Friday, February 05, 2010

Silence of the Baby Chicks

As any parent can tell you, parenthood is an endless source of fascinating experiences which eclipse any experience that comes before children entered your life. Even the mundane act of watching a documentary can turn into a harrowing period of emotional turmoil, as I found out a couple of days ago while watching Food, Inc., about the industrial food system in the United States ... which ended with my son in my arms, in tears, and me turning the film off in the hopes that I'd have the time to finish it soon.

Food, Inc., is a candid look at the industrial food growing and processing institutions. The film begins with a general overview of the situation, and one of the scenes depicted is of hundreds, possibly thousands, of baby chicks being placed on conveyor belts. Some of them reach the end of a conveyor belt and fall off into boxes. The next clip shows workers in this factory (I don't know what else to call it) grabbing the chicks, with gloves covered in some sort of inky substance, and pushing them onto a device which looks, from what I can tell, like they're basically stapling the chicks' necks. I assume it's some sort of tagging or stamping system. It wasn't really clear, and the dialogue to which this backdrop took place wasn't specifically addressing the plight of these chicks.

My son was on the couch with my wife, while I was working on the computer. Finally, about five or ten minutes later, as they're showing the slaughtering of a cow, my wife decides we can't watch this while Elijah's still up. He's not actually watching this part, because he's laying on the couch with a blanket over his head, but it's still too graphic, in case he whips the blanket off of his head. I turn the television off, then come over to take him to bed ... only to remove the blanket and find that his face is red and covered in tears. (You know it's bad when he cries inaudibly, because it means he's not seeking attention.)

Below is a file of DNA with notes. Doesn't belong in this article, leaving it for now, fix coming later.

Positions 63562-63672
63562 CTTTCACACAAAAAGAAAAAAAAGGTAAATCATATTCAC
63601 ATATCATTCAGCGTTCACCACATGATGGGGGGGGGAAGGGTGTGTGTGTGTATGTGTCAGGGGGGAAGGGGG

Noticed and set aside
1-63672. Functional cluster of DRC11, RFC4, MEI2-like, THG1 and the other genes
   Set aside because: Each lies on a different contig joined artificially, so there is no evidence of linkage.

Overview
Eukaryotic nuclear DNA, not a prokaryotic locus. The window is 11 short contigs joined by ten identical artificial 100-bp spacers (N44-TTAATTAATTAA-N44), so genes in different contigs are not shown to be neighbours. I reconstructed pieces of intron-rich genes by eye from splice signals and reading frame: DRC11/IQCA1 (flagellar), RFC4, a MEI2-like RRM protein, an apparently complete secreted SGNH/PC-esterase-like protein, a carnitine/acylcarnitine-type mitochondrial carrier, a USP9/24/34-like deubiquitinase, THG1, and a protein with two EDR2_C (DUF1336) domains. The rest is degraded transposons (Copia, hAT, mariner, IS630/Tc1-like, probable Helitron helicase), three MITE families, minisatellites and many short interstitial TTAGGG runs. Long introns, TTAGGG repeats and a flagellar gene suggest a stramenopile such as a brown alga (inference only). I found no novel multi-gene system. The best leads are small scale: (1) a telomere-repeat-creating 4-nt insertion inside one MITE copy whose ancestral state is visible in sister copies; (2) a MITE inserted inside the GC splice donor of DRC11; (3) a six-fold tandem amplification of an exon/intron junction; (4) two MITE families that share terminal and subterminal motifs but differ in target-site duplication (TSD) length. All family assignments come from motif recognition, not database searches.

"What's the matter?" ask I, assuming he saw the butchering. "Did you see something scary?" He looked back up at me with big, wide, bleary eyes and said:

"I don't want them to hurt the baby chicks! Why do they have to be mean to them?"

He then reaches out to me, grasping for some sort of logic to a universe that has horribly betrayed him, but instead finding only my neck around which to wrap his arms.

I lift him up, but have no idea what to say. "You know those chicken nuggets you love so much? Well, sorry to tell you this, but ..." No, that wouldn't help things. As a parent, I have realized a truth which I never grasped in my younger days, and one which, as an intellectual, I still sometimes struggle with:

Sometimes knowledge isn't helpful. Sometimes ignorance is bliss.

Still, in short order, he stopped crying forgot about it ... but I didn't. I never will.

In many ways, Elijah is very sheltered. I expose him to a lot of ideas, a lot of books and subjects, but try to control the ways that he's exposed. For this reason, he's very innocent, even compared to some other kids his age. He lost a little bit of that innocence in that moment, just as when he saw a cat run into the street and get hit by a truck, or when he realized that he could hurt his mother and I by screaming "I don't love you" when we send him to his room.

It's necessary for children to lose their innocence, of course ... but it's a tragic necessity. I grieve each time it happens, as he travels the long and painful road from a boy into a man.  The son I held in my arms a few days ago will go away, and he will be replace by a son who does not cry for the baby chicks. He may well be appalled by seeing them handled this way, and wish for more humane (and healthier) treatment, as I do ... but he won't cry for them.

But now, every time I see a baby chick, I'll likely think of this experience, and I will weep inside. Not for the chick, but for him, for my son, and his lost innocence.

Recommended books on healthy eating,
hypereating, the food industry, and so on:
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